Antonello set for a dressage three-peat

John Thompson and JHT Antonello (Image: Libby Law)

John Thompson and two-time Dressage Horse of the Year JHT Antonello proved they are the ones to beat after winning the Grand Prix convincingly, on 69.52%. John was ‘over the moon’ with 15-year-old AJ, who showed tremendous energy in the piaffe and passage.

Although the Grand Prix doesn’t count for the HOY title, it’s super-important to the riders. John was happy with his test overall but felt one small blemish in the canter half-pass zig-zag, a late change behind, prevented them from posting their third 70+ Grand Prix score in 12 months.

John was also pretty excited at breaking into the FEI top 100 world rider rankings, and currently sits in 99th position. The ranking is based on the rider’s best four CD-I scores over the past year.

“Our last two tests have been the best the horse has ever felt, which is really exciting looking towards the World Equestrian Games,” he says.

Taranaki’s Abbie Deken and her 14-year-old chestnut KH Ambrose were also on fire, scoring 67.42% to slip into second place in the small field of seven, ahead of Penny Castle and Magnus Spero on 65.95. Vanessa Way and NRM Arawn looked good, but mistakes in the changes proved costly and they finished fourth, on 65%.

Abbie Deken and KH Ambrose (Image: Libby Law)

Overall, it’s been a great show so far for Abbie, who picked up her first-ever HOY title, winning the Level 3 with Giuliani. The outstanding six-year-old is by Gym Bello and out of Sophie de Clifford’s Advanced mare, Ashanti. Ashanti won the same title with Sophie a couple of years ago, making it a very special mother and son double.

Although Giuliani got a little frightened in the oval during his musical and finished second, to Rebecca Rowlands on Solo, he and Abbie won all their other tests.

“I’m so happy with him – he just keeps proving that he’s got it,” says Abbie.

Alex Matheson and PSL Lingh II (Image: Libby Law)

Cambridge’s Alex Matheson is on a roll in the Level 6/7, and he won the Inter I with his wife’s stallion PSL Lingh II on 67.94%.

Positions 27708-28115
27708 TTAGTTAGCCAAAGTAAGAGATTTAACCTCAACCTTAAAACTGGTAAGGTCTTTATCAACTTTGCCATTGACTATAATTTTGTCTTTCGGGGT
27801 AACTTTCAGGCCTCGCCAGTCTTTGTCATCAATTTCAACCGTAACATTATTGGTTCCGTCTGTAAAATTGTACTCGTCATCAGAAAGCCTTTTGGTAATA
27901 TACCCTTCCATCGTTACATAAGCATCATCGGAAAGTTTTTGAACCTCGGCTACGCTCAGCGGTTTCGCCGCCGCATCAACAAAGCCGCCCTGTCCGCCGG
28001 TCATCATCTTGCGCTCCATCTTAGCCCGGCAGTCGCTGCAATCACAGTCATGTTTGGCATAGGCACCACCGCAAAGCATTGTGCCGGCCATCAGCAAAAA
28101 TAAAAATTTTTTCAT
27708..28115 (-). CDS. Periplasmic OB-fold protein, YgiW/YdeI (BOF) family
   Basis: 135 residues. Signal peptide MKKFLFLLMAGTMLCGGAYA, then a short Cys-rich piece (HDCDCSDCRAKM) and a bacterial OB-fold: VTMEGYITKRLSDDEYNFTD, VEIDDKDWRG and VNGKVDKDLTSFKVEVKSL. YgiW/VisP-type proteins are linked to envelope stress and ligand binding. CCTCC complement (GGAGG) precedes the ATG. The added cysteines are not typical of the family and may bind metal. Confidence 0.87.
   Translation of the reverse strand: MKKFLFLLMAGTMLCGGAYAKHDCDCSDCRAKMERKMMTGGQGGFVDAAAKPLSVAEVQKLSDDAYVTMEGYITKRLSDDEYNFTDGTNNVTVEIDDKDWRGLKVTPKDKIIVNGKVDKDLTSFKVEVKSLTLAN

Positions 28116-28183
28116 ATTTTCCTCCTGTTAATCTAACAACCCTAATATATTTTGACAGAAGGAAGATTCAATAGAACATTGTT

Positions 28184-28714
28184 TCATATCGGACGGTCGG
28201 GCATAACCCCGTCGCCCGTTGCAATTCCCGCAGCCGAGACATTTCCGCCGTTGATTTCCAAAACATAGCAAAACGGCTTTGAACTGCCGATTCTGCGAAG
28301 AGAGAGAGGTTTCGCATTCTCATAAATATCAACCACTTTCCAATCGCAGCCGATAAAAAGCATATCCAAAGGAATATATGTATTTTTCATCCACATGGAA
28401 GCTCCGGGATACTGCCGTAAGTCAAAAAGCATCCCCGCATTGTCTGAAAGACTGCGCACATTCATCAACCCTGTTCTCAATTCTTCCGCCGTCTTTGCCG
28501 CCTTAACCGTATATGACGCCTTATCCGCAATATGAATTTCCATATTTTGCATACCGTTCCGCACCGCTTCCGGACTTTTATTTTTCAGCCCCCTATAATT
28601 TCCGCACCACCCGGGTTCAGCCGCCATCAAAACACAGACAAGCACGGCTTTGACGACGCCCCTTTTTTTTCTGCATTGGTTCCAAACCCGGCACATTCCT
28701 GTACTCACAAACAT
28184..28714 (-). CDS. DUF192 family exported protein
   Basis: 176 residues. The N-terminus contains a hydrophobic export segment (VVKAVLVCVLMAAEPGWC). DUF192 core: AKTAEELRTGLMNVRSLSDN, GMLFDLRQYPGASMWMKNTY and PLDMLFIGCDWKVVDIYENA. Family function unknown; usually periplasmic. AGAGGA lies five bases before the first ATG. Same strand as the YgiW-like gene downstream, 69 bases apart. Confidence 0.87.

“He’s really built for the higher levels – he finds it easy to carry and sit,” says Alex of the rising 10-year-old import. “He is super-sensitive to ride, but also really laid-back.”

The Inter 1 was a strong field of 20 with several stand-outs. It was once again a tight tussle between Alex and his trainer Vanessa Way, who finished second to him as she did in the Prix St Georges. Her powerhouse NRM Andreas is looking impressive in only his second season of competition, scoring 66.6%.

Vanessa Way and NRM Andreas (Image: Libby Law)

Louisa Ayres and Playmate finished third in the Inter I on 65.26% with Auckland’s Angela Lloyd and Ruanuku R in fourth on 64.36% with an extremely pleasing and harmonious test.

Pony Dressage

Alison Addis and Whistledown Kristopha are Level 4 Pony of the Year Champions, despite a rocky start for the Bay of Islands-based teen. Alison’s first test of the week was a bit of a disaster and she finished well down the field, due to sickness. After her test, Alison was vomiting and severely dehydrated, due to a suspected stomach ulcer. However, riders are clearly made of tough stuff and she fought back to win the next two tests – 4C and the freestyle – as well as the overall title.

Alison, who has just turned 17, is in her last year of pony dressage, although she’d like to continue to train her lovely chestnut as far through the grades as possible. Amazingly, she’d never done dressage before she bought the pony three years ago, originally with show hunter in mind.

Mackenzie Sim (13) from Karaka and North East won the Level 3 Pony of the Year.